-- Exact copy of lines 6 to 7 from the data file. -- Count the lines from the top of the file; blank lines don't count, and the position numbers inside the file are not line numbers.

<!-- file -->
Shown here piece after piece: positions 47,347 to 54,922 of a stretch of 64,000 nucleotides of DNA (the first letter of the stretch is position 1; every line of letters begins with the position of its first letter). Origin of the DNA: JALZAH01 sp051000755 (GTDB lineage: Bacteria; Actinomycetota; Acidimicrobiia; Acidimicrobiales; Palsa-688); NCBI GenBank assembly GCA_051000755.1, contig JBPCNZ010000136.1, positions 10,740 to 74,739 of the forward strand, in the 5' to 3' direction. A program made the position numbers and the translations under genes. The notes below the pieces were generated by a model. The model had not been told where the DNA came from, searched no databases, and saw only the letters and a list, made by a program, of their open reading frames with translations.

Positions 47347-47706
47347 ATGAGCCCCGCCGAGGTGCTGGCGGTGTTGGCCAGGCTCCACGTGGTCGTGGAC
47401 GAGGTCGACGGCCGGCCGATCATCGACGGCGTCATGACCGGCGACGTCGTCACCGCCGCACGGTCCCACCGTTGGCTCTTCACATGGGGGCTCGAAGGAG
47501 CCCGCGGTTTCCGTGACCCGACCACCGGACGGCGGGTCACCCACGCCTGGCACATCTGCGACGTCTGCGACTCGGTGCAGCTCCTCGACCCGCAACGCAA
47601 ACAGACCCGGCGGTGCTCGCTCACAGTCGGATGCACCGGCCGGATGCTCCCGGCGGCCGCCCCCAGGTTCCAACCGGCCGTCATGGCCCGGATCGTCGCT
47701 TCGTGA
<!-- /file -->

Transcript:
47601 ACAGACCCGGCGGTGCTCGCTCACAGTCGGATGCACCGGCCGGATGCTCCCGGCGGCCGCCCCCAGGTTCCAACCGGCCGTCATGGCCCGGATCGTCGCT
47701 TCGTGA